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Mayan sauna in San Cristobal de las Casas, Mexico

26/11/2013

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Street corner food stalls

25/11/2013

I finally had a chance to walk the area around the O’Leche office at Indirapuram. The park, Swarnjayanti, in the front turned out to be a hidden gem. Wait, it gets better. The food stalls around the perimeter of the park were the real winners. The clusters of food stalls making anything from classic Indian food to some weird variation of chinese and italian dishes. There was even a vegetarian hot dog stand. At least it appeared so from a distance.

The popular menu with local crowd were all sorts of Parathas (stuffed bread) supplied with Pickles and roasted chillies. Pao Bhaji, really spicy, to some unique dishes that I could not even recognize. Some vendors had created their own variation on the popular Indian savory snacks, Chat. Best of all the prices across the board were between Rs. 20 to 40 (25 cents to 60 cents approx for all my American friends).

The area is really popular with the park and local office crowds. It was a hang out place, date place, I am bored at office place and I am not in the mood to cook at home place. All for few rupees.

I think this place has the potential to become the favorite and an inspiration to explore more street food stalls like this around Delhi.

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Indian double-decker

12/11/2013

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Chapel of bones – Portugal

25/10/2013

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Evening at Dal Lake Kashmir

17/10/2013

Photo taken by a friend and a fellow traveller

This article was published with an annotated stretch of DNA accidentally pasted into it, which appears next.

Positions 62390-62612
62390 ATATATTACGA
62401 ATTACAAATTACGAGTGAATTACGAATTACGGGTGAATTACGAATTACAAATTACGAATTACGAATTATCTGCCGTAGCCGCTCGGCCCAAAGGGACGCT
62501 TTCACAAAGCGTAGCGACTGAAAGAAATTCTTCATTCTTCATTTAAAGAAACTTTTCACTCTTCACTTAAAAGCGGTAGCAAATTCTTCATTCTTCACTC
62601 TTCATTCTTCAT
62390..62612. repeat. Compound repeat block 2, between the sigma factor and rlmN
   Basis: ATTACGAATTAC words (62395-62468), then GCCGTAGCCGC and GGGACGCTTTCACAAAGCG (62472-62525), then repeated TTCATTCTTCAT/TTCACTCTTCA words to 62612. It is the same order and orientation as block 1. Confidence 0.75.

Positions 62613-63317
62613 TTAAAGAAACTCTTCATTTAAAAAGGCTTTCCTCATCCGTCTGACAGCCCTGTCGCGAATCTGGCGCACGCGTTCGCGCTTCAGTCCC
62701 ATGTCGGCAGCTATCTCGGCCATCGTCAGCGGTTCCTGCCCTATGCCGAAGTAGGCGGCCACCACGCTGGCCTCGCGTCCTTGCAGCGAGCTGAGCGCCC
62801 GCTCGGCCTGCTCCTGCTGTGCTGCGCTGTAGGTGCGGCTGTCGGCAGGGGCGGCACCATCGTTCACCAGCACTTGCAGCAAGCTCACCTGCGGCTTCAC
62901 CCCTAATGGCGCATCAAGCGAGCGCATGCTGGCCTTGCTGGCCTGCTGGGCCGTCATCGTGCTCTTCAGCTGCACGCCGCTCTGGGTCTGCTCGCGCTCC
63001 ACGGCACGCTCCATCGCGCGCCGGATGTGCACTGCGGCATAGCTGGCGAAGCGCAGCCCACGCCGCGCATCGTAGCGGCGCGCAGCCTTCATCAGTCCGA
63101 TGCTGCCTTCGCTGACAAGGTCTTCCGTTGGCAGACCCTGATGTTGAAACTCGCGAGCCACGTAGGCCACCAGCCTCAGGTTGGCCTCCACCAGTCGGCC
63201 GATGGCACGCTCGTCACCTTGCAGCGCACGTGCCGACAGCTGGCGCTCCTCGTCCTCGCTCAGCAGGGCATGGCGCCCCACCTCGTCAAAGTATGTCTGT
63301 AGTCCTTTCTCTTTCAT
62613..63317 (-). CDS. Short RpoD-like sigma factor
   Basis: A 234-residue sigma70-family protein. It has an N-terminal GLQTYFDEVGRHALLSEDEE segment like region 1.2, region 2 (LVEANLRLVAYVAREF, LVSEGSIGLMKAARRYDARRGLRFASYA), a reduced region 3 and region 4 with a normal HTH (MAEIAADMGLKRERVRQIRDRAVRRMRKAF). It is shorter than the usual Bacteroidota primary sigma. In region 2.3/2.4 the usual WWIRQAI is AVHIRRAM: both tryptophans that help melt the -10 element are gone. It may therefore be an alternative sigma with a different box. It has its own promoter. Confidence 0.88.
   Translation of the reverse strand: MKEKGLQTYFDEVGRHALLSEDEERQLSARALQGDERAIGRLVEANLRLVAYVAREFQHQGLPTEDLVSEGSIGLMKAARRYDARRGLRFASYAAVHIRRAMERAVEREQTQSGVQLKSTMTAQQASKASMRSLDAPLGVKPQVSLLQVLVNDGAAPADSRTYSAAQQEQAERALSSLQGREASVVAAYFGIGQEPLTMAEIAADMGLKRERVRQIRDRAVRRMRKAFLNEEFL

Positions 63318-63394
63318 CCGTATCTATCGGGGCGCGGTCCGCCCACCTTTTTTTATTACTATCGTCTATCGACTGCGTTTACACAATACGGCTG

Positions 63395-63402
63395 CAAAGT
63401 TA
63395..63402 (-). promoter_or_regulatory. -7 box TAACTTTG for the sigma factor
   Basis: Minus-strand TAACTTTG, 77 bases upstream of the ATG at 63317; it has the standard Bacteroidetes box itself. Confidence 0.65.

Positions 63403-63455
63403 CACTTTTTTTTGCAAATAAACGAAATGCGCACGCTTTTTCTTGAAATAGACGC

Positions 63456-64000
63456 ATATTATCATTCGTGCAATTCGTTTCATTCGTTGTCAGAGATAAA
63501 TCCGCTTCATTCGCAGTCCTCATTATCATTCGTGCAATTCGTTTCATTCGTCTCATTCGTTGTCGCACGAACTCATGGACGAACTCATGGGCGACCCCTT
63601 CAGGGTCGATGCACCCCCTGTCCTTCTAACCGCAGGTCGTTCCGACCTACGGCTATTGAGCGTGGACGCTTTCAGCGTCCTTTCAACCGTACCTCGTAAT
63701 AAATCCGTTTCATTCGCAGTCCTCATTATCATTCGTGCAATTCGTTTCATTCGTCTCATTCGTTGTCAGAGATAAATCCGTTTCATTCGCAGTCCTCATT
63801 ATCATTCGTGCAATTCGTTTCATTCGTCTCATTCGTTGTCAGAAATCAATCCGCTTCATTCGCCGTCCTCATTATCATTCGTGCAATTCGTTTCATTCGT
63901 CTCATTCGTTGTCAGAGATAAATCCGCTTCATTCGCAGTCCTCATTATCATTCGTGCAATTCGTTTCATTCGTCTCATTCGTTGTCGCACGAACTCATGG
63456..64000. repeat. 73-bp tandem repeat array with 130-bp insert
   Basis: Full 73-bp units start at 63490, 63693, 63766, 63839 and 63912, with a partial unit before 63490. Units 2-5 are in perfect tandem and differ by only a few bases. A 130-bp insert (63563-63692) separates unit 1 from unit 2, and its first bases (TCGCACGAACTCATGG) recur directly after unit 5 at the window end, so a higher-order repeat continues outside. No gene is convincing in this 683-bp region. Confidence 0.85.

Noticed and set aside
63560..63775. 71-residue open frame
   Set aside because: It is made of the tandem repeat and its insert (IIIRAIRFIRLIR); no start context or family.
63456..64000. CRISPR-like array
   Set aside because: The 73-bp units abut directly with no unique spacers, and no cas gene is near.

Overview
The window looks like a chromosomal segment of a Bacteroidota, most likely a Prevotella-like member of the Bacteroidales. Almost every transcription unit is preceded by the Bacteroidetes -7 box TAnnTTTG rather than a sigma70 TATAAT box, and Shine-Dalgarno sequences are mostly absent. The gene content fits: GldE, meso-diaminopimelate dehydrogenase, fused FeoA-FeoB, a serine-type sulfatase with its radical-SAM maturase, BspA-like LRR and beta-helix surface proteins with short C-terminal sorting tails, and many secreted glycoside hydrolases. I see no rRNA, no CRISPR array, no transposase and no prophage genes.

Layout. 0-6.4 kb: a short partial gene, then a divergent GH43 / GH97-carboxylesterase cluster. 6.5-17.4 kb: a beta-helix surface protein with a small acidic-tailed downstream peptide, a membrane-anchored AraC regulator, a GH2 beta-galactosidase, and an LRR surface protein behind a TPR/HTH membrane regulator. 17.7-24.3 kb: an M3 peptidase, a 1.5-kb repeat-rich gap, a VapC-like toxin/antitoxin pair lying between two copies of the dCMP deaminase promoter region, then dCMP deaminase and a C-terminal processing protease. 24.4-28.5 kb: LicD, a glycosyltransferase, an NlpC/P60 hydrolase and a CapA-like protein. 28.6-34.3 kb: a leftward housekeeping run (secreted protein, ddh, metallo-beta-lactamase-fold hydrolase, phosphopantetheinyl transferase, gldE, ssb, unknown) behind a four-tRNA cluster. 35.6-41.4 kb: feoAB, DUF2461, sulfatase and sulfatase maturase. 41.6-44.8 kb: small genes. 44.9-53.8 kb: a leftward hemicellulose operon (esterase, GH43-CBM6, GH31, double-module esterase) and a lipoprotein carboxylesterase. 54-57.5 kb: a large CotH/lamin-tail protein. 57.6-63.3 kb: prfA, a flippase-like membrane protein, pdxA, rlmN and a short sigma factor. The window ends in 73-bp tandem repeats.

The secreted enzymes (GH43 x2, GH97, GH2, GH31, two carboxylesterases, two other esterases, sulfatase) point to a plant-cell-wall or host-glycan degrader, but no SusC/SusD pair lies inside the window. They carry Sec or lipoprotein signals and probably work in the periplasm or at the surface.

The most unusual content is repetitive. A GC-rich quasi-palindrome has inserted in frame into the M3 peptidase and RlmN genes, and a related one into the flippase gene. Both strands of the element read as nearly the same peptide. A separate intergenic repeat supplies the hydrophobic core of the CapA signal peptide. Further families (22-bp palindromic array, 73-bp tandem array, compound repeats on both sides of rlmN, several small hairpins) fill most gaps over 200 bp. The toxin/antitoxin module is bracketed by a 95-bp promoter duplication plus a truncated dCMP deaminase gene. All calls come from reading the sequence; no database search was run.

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Incredible security at Delhi shopping malls

2/10/2013

Blame it to biology but like most men I am not a huge fan of shopping. A trip to a mall becomes necessary when the holes in the t-shirts approach obscenities and that too is limited to twice a year. Last weekend was such a moment.

I drove by a mall. It had an impressive security setup. There were two entrances equipped with scanners followed by a team of very efficient looking men. The line was moving so fast as if equipped with some kind of shopper vortex that sucked people in and spit them on other side at an efficiency unheard of anywhere else. I could not wait for my turn.

The scanners were beeping incessantly. They seemed more like a human than metal detector. My suspicion of, human detector, grew stronger as one of the security guy was carrying a hand-held metal detector (obviously no one needs two metal detectors). He only needed to point this hand-held metal detector from a distance to cause a beep and flash a red light every single time. The detector was specially designed for use on men (and everyone knows that women do not carry any metal stuff). The security guy often located a potential shopper and tapped at a specific spot as in kung fu movies – they called it a pat down. May be this was to neutralize any bad actions before happening.

For women, a lone thin lady was glancing inside the handbags of shoppers from behind a desk. She must have had x-ray vision as she did not need to check any small bags or bags of rich looking women or old ladies or those with burqa or those clearly from a village. She single handedly covered three-to-five times more traffic than her four male companions. A super efficient and a thin woman. I was surprised that none of the shoppers asked this lady how she managed to maintain such a low weight.

Back to men side, three more guys were in various state of drinking tea and engaging each other in not so quiet conversation. I would have mistaken them for yet more happy shoppers but the dark bluish uniform was a sure give away. These guys were clearly bothered by the beeps and flashing red lights as they would often engage the fourth, one with the hand-held scanner, guy to let shoppers go through. Oh, so that’s how the line moved.

I was so looking forward to the human-shopper-vortex was nothing more than an secure efficient queue management. So disappointing.

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